My visit left me realizing that I’d gained much more than I’d bargained on. Rather than just receiving tech support, my visit turned into an experience – a great experience! I didn’t expect this.
So what can Apple teach us about learning? Based on what I saw, heard and experienced – lots!
- Being showered with individual attention sends a powerful message to the learner that they are valued and important. Channels for learning are enhanced by a teacher who instils this belief into the students in their class.
- Teachers who value their students for who they are and what they know are showing them a respect to which they are entitled as human beings.
- Reassurance is powerful. It not only creates a sense of confidence within oneself, but it also creates a confidence in the instructor. Reassurance thus enhances learning.
- By being asked to act on guided choices or alternative approaches, the learner will feel empowered and in control. This is a magical ingredient for successful learning to occur.
- Creating a warm, welcoming atmosphere is important and valuable. Feeling the buzz in a classroom lets both students and teachers feed off each other as they look, play, chat and listen to each other.
- Clean and clear open spaces allow easy movement in and around the classroom. Appearance helps to create a calm, no nonsense atmosphere.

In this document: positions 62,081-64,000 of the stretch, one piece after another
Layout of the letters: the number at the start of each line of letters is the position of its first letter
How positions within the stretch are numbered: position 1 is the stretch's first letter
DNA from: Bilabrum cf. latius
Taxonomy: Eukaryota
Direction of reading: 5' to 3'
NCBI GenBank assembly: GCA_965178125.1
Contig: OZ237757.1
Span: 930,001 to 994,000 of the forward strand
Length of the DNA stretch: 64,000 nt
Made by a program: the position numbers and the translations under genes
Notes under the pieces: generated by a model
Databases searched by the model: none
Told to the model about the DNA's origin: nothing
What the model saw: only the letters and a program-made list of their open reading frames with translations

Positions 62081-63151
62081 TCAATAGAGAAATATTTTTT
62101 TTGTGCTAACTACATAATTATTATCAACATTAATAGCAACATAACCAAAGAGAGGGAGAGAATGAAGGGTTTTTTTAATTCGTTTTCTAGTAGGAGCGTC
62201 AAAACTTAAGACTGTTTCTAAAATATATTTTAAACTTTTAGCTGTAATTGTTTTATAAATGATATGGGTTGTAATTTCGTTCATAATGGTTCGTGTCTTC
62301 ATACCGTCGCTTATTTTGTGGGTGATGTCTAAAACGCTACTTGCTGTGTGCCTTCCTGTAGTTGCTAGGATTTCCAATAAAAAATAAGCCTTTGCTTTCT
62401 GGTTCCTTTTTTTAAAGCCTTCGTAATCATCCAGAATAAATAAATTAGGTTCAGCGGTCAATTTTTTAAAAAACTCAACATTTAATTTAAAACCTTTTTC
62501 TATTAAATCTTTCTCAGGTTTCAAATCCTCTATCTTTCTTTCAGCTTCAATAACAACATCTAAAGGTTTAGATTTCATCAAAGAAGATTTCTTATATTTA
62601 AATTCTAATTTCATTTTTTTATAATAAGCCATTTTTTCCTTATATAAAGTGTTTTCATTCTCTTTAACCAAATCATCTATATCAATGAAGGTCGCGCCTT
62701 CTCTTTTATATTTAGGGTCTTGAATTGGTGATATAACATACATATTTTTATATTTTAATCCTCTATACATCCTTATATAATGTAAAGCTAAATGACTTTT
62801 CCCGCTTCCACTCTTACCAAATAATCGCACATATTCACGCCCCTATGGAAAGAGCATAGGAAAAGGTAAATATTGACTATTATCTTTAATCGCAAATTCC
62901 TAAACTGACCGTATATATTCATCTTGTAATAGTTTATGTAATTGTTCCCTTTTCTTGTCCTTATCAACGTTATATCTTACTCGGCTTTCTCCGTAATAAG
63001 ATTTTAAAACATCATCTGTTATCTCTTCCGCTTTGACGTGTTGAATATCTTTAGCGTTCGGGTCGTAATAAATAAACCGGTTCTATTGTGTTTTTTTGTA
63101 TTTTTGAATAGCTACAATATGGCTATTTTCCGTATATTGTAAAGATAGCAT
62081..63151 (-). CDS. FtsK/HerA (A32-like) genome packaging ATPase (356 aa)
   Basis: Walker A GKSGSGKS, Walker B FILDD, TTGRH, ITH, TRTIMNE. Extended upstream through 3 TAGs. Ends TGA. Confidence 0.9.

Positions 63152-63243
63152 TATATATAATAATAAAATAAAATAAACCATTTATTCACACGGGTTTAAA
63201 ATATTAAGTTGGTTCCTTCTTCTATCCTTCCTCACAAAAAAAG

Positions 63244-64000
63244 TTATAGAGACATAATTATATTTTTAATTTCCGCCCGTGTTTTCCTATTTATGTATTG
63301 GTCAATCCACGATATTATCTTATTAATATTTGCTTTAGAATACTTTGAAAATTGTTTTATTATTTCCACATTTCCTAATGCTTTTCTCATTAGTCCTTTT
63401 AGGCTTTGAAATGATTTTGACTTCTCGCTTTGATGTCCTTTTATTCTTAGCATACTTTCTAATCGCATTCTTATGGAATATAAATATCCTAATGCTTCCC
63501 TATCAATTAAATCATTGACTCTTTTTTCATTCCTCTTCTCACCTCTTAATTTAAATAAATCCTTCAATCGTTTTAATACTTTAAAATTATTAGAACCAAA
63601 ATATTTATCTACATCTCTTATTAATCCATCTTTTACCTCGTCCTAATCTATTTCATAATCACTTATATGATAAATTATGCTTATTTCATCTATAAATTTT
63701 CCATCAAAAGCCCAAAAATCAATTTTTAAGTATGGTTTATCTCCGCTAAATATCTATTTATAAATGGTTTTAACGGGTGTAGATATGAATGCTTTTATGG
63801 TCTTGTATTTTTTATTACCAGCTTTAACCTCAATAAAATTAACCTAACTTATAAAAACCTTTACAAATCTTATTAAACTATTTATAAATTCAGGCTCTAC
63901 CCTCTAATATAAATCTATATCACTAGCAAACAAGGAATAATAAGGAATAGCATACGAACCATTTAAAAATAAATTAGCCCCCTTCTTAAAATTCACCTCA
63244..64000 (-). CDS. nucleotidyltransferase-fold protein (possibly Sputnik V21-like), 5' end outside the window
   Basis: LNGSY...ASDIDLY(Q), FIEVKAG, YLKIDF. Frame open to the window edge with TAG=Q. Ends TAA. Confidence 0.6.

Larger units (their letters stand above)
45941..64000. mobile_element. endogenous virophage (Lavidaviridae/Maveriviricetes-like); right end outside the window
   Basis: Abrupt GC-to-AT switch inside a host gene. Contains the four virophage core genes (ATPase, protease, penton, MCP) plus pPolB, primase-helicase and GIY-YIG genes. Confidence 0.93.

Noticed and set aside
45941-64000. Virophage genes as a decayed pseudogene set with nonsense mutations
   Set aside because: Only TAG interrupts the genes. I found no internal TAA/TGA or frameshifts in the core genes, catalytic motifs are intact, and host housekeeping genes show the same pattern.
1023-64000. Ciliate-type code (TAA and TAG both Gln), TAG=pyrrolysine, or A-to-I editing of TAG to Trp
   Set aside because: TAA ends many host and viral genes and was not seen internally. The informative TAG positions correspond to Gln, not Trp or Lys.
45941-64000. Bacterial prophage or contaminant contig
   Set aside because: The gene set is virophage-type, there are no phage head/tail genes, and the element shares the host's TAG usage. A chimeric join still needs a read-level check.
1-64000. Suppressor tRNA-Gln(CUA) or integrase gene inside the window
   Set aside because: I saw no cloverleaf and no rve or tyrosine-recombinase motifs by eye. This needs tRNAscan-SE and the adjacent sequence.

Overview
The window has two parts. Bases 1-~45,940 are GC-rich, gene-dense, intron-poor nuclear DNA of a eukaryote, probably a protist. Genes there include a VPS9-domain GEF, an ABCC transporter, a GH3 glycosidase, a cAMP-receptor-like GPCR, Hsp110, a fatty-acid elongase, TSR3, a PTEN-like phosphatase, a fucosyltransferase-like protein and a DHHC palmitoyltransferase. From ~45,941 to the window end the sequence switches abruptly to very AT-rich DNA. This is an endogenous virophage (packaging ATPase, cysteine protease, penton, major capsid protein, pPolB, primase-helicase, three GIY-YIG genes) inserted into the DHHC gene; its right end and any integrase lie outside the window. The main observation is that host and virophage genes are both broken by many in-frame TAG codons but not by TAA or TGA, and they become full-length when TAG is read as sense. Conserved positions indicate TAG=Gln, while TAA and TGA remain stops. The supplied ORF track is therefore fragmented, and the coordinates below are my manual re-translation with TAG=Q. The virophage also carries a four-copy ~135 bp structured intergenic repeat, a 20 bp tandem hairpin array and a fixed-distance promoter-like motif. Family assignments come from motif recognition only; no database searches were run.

- It’s difficult to share conversations in a noisy classroom. An ability to concentrate is also seriously impeded. Ensuring furniture, wall, floor and ceiling surfaces are treated so as to control noise level is essential.
- Speaking and explaining to students at a level within reach is essential. Jargon has no place in a classroom. Being able to easily grasp concepts and rise to the challenge of tasks sorted into slowly increasing levels of difficulty will ensure that students do not fall through the gaps.
- Creating avenues for incidental learning provides the learner with much value. Wall displays, dedicated computer/plasma screen displays or dedicated hotspot learning centers scattered around the classroom are just some of the ways that learning can be fostered.
- Creating a range of varied learning spaces within a classroom supports group teaching as well as differentiated teaching and learning. By establishing distinct areas in the classroom, an understanding of what can be mastered in that space will be easily grasped by students.
When considering my experience last week, I realize that I had been subject to the A-P-P-L-E service which I referred to in a previous post: 10 things school libraries can learn from Apple:
The Apple Store teaches its employees to follow five steps in each and every interaction. These are called the Apple five steps of service. They are outlined by the acronym A-P-P-L-E. They are: Approach with a customized, warm greeting. Probe politely to understand the customer’s needs. Present a solution the customer can take home today. Listen for and address unresolved questions. End with a fond farewell and an invitation to return.”
Clearly I will be visiting my Apple Store again – even if I don’t need a solution to a problem!